Crump called for all police departments in the U.S. to require their officers to wear body cameras as a deterrent against racial profiling and brutality. "The legacy to Michael Brown should be... we strive to make a difference," Crump said. "All of America [should] join us in demanding change... for the lives of our children and the sake of our communities and especially for Michael Brown, Jr."
At least 61 arrests were made on Monday night in the Ferguson area. Jeffrey Mittman, executive director of ACLU of Missouri, said on Tuesday, "The grand jury's decision does not negate the fact that Michael Brown's tragic death is part of an alarming national trend of officers using excessive force against people of color, often during routine encounters. Yet in most cases, the officers and police departments are not held accountable."
Several Ferguson organizers, including Johnetta Elzie, DeRay McKesson, and Brittany Packnett, who have been on the ground in Ferguson since protests began in August, wrote in an open letter last week:
[A]s we march toward justice for all lives lost, we also potentially march into danger. While we stockpile signs, we are told that others, who are sworn to protect and serve us, instead mean us harm and are stockpiling guns. Already, heavy-handed police responses to peaceful protests make us justifiably worried about what is to come. Though we are peaceful, we fear for our safety. We fear for our lives."
But while we move toward the unknown, we cannot allow fear to dissolve our movement. We cannot wait for justice, since, too often, delay actually means denial. We must see a sustainable community-oriented shift in the policing of our neighborhoods. We must see the truthful reporting of our cause by responsible institutions. We cannot wait for another life to be lost, for more blood to be shed, for more lines of division to be drawn further and deeper across this city before we change course.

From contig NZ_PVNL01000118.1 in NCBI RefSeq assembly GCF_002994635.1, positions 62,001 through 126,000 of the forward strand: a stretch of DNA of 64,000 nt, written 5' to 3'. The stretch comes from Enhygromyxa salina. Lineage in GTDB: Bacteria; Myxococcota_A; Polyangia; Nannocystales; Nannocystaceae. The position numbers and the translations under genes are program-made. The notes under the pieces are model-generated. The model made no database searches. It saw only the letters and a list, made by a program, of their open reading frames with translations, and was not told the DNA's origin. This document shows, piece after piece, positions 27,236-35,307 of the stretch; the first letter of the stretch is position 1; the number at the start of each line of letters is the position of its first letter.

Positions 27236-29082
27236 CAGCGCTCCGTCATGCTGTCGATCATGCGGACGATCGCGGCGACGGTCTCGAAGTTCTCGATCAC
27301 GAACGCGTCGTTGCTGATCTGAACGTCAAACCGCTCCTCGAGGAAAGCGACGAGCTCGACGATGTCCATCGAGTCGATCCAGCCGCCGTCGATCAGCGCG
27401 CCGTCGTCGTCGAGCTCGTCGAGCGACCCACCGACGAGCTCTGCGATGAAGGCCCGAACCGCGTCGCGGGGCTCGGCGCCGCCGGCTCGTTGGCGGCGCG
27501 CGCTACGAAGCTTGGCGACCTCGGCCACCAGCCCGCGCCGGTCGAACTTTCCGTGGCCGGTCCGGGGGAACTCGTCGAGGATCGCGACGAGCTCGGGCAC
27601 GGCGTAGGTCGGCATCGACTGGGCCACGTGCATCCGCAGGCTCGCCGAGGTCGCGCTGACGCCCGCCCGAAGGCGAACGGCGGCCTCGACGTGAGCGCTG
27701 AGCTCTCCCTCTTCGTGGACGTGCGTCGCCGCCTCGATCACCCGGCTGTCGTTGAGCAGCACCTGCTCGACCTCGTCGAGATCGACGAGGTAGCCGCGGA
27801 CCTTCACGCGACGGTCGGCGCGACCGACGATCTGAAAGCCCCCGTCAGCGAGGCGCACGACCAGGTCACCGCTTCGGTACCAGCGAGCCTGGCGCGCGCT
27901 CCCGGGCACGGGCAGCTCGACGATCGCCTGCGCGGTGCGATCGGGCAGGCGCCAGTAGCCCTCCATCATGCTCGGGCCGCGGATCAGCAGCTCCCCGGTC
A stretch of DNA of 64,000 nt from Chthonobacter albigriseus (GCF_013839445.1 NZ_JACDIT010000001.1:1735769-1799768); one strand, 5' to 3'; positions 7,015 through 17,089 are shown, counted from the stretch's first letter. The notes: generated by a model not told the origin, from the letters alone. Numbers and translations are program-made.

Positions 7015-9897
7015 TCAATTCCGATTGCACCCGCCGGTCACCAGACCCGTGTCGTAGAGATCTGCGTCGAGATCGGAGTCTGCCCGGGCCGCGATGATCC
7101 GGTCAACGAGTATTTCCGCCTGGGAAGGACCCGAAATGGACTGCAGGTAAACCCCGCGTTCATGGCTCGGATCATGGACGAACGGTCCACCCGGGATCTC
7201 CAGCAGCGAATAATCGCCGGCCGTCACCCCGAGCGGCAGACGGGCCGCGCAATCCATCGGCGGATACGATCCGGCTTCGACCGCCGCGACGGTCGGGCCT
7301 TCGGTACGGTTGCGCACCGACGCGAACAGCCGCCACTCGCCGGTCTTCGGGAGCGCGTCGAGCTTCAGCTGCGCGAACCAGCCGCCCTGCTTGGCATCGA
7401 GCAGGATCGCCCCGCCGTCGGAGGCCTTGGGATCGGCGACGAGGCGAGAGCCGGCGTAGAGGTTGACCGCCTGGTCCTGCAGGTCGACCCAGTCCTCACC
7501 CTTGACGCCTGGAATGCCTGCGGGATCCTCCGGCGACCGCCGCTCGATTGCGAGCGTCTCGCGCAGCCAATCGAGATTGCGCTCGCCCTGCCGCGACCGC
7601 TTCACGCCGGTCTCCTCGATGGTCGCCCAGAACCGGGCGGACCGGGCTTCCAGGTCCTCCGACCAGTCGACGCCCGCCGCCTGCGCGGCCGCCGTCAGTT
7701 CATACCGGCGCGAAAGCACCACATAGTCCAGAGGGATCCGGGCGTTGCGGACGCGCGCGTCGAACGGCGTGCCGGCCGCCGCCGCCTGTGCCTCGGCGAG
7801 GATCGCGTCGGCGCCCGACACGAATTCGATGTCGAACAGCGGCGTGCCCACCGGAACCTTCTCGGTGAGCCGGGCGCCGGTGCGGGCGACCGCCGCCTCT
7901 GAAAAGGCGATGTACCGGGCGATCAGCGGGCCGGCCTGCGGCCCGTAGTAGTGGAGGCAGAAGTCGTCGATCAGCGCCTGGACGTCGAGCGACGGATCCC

Also at the press conference, Rev. Al Sharpton recalled the early days of the Ferguson protests, when organizers first said that McCulloch would not bring the Brown family justice. "We said that night we had little to no faith in the grand jury," Sharpton said, adding that McCulloch's announcement Monday night "made it clear to everyone why we had little faith in a state prosecution... I've never seen a prosecutor call a press conference to discredit a victim."
"Have you ever heard a prosecutor call a press conference to tell press... the one who did the killing is not going to trial, but the victim is guilty of several crimes?" Sharpton asked. "That is a miscarriage and a misuse of the grand jury system."
"You have broken our hearts, but you have not broken our backs," he added, to loud applause. "We will continue to fight for a new level of... policing in this country. Michael Brown will not be remembered for the ashes of buildings burned in Ferguson. He will be remembered for new legislation and the upholding of law. If you're on Michael Brown's side, you walk with dignity to fight for what is right."
"This is about all of us being bonded with a common goal," Sharpton said, adding that activists and protesters around the country would stand with Brown's family "to the end. We may have lost one round, but the fight is not over."
The organizers' open letter ended with a similar call to action: "The night they sang a requiem for our fallen brother, our allies asked us which side we are on. We are on the human side. We hope you stand with us."